Early pars plana vitrectomy for proliferative diabetic retinopathy: update and review of current literature.
Berrocal María H,Acaba-Berrocal Luis
Current opinion in ophthalmology
PURPOSE OF REVIEW:Diabetic retinopathy (DR) is one of the leading causes of preventable vision loss in the world and its prevalence continues to increase worldwide. One of the ultimate and visually impairing complications of DR is proliferative diabetic retinopathy (PDR) and subsequent tractional retinal detachment. Treatment modalities, surgical techniques, and a better understanding of the pathophysiology of DR and PDR continue to change the way we approach the disease. The goal of this review is to provide an update on recent treatment modalities and outcomes of proliferative diabetic retinopathy and its complications including tractional retinal detachment. RECENT FINDINGS:Panretinal photocoagulation (PRP), anti-vascular endothelial growth factor (anti-VEGF), and pars plana vitrectomy are the mainstay of PDR treatment. However, PRP and anti-VEGF are associated with significant treatment burden and multiple subsequent treatments. Early vitrectomy is associated with vision preservation, less treatment burden, and less subsequent treatments than therapy with PRP and anti-VEGF. SUMMARY:Concerning costs, high rates of noncompliance in the diabetic population and significant rates of subsequent treatments with initial PRP and anti-VEGF, early vitrectomy for diabetic retinopathy in patients at risk of PDR is a cost-effective long-term stabilizing treatment for diabetics with advanced disease.
Retinal vessel oxygen saturation increases after vitrectomy.
Lim Laurence Shen,Tan Licia,Perera Shamira
Investigative ophthalmology & visual science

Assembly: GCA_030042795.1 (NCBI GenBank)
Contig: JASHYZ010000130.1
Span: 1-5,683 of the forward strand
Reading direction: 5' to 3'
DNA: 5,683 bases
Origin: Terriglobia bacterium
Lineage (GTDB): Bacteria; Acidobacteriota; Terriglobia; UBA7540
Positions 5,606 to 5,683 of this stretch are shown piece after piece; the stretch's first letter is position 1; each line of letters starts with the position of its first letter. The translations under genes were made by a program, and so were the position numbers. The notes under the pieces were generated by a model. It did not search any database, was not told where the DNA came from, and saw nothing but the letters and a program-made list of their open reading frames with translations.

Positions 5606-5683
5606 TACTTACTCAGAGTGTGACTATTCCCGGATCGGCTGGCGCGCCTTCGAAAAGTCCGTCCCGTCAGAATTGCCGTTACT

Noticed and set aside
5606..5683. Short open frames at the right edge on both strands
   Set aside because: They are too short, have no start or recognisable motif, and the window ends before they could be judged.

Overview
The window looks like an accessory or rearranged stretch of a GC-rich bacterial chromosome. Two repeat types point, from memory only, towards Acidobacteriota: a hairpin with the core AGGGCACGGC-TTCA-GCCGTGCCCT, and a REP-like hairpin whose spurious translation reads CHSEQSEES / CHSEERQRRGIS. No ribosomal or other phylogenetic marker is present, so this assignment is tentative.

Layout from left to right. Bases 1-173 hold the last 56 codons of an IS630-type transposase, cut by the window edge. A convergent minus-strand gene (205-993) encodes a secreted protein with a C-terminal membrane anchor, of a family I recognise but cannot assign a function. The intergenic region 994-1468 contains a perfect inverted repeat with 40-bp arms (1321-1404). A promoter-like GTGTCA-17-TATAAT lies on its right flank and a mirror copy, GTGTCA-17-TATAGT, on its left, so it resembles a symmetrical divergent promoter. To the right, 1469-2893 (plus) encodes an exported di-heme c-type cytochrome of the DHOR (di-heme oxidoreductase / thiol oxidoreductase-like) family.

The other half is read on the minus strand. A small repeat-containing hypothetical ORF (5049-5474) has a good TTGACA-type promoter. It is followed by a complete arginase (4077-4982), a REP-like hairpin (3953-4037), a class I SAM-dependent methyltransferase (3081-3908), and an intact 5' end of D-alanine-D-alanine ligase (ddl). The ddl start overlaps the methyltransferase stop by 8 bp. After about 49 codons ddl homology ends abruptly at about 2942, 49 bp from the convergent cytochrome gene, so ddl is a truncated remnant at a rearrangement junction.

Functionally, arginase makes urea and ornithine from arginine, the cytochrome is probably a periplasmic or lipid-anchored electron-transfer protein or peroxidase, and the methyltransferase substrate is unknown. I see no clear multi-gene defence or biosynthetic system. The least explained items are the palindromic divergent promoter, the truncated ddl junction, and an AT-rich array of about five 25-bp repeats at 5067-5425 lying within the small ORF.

PURPOSE:To evaluate the effects of vitrectomy on retinal vascular oxygen saturation in an adult population. METHODS:This was a prospective observational study. Twenty-seven eyes of 27 patients who underwent vitrectomy for macular conditions were included. Retinal oximetry was performed using the Oxymap system prior to vitrectomy and 3 months after surgery and the mean retinal arterial and venous oxygen saturation were measured. The arterial-venous difference (AVD) was calculated as the difference between the arterial and venous saturations. Multivariate linear regression models were constructed to compare oxygen saturation before and after surgery, with adjustments for age, sex, hypertension, hyperlipidemia, diabetes mellitus, and indication for surgery. RESULTS:The mean age of the subjects was 68.4 ± 8.9 years, 15 (55%) were male and the majority were of Chinese ethnicity (93%). The mean arterial saturation increased significantly after vitrectomy (101.93 ± 8.36% vs. 96.16 ± 14.14%, P = 0.01). The mean venous saturation also increased significantly after surgery (59.76 ± 8.52% vs. 50.40 ± 11.72%, P = 0.02). The mean AVD significantly decreased from 45.76 ± 12.18% before surgery to 42.17 ± 10.94% after surgery (P = 0.02). CONCLUSIONS:Retinal arterial and venous oxygen saturation are significantly increased after vitrectomy, while the AVD is decreased after vitrectomy.